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He has popped the question. You said yes. Now a stunning diamond ring sits on your finger and you have officially become The Bride.
With the obligatory selfie of the ring posted on Instagram, linked to your Facebook and Twitter accounts, it feels like all your dreams are coming true. But what comes next for today's social media-savvy bride?
Tell family and close friends first
In your excitement, it may be tempting to update your Facebook status to "engaged" the minute after you say yes and post that ring selfie, but it is always better to hold off until you have told family and close friends the news. There could be nothing more heartbreaking for family to find out that you are engaged with a Facebook notification.
Privacy is the best policy
Fifty-six per cent of brides find that the best place to find wedding inspiration is through online resources such as Pinterest, Facebook and blogs.
While ploughing through the internet to find all your wedding ideas can feel exhilarating and you may find yourself in a pin frenzy late into the night, if you do not want to share your ideas, or open them up to the criticism of others, you have the option to keep Pinterest boards private.
Less is more
You have waited for this day your whole life and now it is all you want to talk about. The big day is all consuming and every moment of the preparations is intoxicating.
But this is your day and while many people will be there to share it with you, if your social media updates seem to be a revolving door to your plans, excitement and complaints, it can become a little too much.
Avoid coming across as attention grabbing or annoying by joining wedding forums or following wedding blogs, where everyone is The Bride and the only talk is wedding talk.
Social media is not an invitation scapegoat
While it may be tempting and perhaps easy to consider setting up an event page and inviting everyone to your wedding through Facebook, the tradition of sending out personal invitations to all guests should not be mocked.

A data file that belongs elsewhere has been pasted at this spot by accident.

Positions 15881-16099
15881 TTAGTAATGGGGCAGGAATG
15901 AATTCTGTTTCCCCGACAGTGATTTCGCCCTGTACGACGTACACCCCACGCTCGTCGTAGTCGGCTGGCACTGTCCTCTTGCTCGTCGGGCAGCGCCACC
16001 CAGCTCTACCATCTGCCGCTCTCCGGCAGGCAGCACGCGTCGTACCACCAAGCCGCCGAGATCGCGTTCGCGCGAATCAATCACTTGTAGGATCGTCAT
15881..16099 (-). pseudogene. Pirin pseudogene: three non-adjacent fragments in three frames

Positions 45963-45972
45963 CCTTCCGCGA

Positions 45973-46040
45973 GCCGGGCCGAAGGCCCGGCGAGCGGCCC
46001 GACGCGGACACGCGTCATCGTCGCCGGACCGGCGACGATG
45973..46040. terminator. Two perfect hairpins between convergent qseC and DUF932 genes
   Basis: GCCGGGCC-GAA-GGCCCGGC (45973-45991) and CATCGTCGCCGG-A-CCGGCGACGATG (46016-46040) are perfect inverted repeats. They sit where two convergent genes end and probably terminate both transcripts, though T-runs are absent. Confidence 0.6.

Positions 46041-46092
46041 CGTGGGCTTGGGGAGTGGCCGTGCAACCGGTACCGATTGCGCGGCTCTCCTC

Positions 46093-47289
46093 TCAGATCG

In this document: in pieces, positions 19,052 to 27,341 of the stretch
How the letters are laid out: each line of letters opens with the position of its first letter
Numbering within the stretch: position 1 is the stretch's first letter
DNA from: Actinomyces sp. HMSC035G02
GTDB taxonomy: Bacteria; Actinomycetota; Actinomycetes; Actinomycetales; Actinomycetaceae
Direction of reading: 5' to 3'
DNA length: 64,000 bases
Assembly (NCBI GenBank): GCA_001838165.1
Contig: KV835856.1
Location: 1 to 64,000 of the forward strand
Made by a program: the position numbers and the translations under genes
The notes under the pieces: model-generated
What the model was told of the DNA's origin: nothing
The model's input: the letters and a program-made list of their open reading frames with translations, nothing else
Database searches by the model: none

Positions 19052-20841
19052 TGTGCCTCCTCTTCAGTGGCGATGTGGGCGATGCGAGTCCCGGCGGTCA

Wedding guests need to make a considerable commitment when attending a wedding, from new outfits through to the gift. Show them the respect of inviting them personally.
Making it "Facebook official" can wait
Fifty-nine per cent of brides-to-be change their Facebook relationship status to "married" minutes or even a day before they have walked down the aisle. The only thing that should be weighing down your hands on your wedding day is your fabulous new wedding ring and a gorgeous bouquet of flowers - not your phone.
Everyone who is important in your life has just witnessed you exchange your vows, the rest of the social media world can wait.
A sneak peek is enough
If you cannot possibly part with social media for your wedding day, perhaps assign social media update duties to your maid of honour.
Or better still, snap a sneak-peek selfie for Instagram in the morning and leave the rest for well after the day's celebrations have come to an end, with a couple selfie at the end of the night thanking everyone for such an amazing day.
Lay down the rules
If you have your own social media rules, be honest and upfront about them. If bridesmaids or guests are not allowed to upload photos, or if Twitter is a no-no on your wedding day, make sure that these rules are clear.
Many ceremonies today begin with a quick explanation of social media expectations from either the celebrant or the priest.
Better still, a simple sign sitting on an A-frame outside the ceremony, explaining your social media expectations for guests, can save everyone any social media faux pas.
Enough is enough
While social media has certainly changed the landscape of wedding announcements and planning - not to mention wedding days themselves - there needs to be a time when every bride switches off.
Moments are there to be shared, but every moment deserves to be savoured first.
- Sydney Morning Herald
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